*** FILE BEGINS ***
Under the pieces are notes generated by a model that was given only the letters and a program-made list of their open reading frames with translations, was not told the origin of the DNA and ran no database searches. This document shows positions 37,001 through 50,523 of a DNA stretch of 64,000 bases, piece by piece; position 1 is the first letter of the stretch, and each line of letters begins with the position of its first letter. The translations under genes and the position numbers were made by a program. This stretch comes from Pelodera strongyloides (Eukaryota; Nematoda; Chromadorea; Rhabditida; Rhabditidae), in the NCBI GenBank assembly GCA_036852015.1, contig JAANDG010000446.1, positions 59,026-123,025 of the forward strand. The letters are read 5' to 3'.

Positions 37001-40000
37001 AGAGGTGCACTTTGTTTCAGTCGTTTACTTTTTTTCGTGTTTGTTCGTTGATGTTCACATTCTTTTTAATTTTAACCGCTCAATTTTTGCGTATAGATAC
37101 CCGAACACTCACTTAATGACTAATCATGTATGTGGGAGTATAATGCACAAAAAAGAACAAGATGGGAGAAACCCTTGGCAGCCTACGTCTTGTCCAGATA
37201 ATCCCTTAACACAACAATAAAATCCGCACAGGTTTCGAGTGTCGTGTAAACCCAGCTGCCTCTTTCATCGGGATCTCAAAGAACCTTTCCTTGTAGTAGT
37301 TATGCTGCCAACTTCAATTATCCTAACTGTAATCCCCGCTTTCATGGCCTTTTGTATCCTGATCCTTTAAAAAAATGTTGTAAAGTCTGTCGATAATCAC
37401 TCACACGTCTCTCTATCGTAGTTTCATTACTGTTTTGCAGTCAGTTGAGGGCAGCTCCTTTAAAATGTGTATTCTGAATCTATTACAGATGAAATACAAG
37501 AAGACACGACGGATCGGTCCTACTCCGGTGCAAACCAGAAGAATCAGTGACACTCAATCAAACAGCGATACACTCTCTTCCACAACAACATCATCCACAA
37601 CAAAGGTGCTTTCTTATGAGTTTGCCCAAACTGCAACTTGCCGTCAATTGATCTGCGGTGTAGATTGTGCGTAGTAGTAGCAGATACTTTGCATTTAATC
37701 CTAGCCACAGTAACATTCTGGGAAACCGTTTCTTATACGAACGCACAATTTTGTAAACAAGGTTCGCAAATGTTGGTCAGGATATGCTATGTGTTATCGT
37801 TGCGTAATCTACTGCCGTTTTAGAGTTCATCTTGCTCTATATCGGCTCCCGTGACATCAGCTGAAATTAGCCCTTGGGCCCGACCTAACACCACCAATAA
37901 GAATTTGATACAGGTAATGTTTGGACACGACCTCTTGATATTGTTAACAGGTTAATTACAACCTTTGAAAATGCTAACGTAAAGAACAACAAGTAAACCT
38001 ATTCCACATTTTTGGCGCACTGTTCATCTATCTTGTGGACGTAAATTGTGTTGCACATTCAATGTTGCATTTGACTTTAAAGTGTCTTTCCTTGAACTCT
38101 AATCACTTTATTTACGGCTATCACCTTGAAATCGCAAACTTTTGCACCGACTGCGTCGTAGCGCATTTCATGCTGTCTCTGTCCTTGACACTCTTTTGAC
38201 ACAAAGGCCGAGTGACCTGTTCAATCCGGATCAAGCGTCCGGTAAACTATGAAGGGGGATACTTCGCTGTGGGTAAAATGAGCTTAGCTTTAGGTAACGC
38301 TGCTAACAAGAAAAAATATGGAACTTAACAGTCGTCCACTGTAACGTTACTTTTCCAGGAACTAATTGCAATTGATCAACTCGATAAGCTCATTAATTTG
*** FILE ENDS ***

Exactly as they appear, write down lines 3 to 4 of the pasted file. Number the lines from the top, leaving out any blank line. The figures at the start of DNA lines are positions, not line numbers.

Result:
37001 AGAGGTGCACTTTGTTTCAGTCGTTTACTTTTTTTCGTGTTTGTTCGTTGATGTTCACATTCTTTTTAATTTTAACCGCTCAATTTTTGCGTATAGATAC
37101 CCGAACACTCACTTAATGACTAATCATGTATGTGGGAGTATAATGCACAAAAAAGAACAAGATGGGAGAAACCCTTGGCAGCCTACGTCTTGTCCAGATA